Beijing, March 12: China is studying the possibility of increasing prices and hiking tax to curb the consumption of tobacco, an official said.
Miao Wei, minister of industry and information technology, and a deputy to parliament, the National People’s Congress, said it was important to reduce the number of smokers and the amount of tobacco they use.
China now has 350 million people smoking, and over one million people die of smoking-related diseases annually, the China Daily reported.
The report said studies have found that when tobacco prices are increased by one percent, the number of smokers goes down by 0.4 percent.
Health Minister Chen Zhu last week said the move follows a tax hike on cigarettes in 2009, which could not meet the country’s target of easing the rising use of tobacco.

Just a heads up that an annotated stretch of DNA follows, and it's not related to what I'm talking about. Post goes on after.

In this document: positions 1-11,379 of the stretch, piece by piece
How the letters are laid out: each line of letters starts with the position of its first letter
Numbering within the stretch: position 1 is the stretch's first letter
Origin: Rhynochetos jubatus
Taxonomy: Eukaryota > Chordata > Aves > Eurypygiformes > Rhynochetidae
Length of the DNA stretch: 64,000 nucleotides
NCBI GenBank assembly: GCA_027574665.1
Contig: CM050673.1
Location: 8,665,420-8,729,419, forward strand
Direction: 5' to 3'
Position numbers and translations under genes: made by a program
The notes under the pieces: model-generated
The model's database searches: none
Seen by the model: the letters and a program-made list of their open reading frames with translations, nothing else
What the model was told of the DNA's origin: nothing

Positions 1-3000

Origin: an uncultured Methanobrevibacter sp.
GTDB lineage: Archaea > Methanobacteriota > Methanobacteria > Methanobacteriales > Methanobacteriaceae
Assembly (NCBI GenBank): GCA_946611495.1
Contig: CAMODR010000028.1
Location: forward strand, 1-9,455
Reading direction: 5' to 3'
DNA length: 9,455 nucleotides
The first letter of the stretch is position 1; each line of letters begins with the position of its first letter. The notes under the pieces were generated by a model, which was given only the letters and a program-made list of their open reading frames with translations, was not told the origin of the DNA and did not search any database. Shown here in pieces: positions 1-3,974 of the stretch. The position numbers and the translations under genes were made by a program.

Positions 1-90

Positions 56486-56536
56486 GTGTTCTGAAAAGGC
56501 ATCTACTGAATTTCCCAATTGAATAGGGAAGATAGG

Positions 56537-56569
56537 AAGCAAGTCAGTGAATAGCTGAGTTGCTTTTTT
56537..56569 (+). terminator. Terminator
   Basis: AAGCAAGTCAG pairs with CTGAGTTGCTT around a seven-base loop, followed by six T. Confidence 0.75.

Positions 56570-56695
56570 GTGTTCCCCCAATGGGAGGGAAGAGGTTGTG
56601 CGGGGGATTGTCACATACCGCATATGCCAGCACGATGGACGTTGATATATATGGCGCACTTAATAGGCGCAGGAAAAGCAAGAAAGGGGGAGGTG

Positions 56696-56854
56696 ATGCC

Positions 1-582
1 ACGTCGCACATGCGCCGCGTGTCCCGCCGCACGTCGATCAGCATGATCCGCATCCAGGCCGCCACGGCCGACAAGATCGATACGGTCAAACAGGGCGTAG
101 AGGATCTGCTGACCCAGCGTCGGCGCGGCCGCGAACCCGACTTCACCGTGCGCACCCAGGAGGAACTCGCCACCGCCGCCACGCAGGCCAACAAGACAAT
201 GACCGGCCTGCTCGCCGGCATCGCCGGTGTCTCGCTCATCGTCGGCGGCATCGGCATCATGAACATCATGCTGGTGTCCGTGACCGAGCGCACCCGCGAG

“Most of the growing proportion of smokers are young adults who consume low-end cigarettes and are sensitive to price,” he said.
China National Tobacco Corp, the state-owned cigarette company, reported an annual net profit of 118 billion yuan (around $19 billion) in 2010. But it evoked widespread public criticism of the company’s windfall at the cost of people’s health.
The mounting health concerns forced authorities to raise the levy on cigarettes by six to 11 percent in May 2009. But the tax did not curb cigarette use as some experts expected.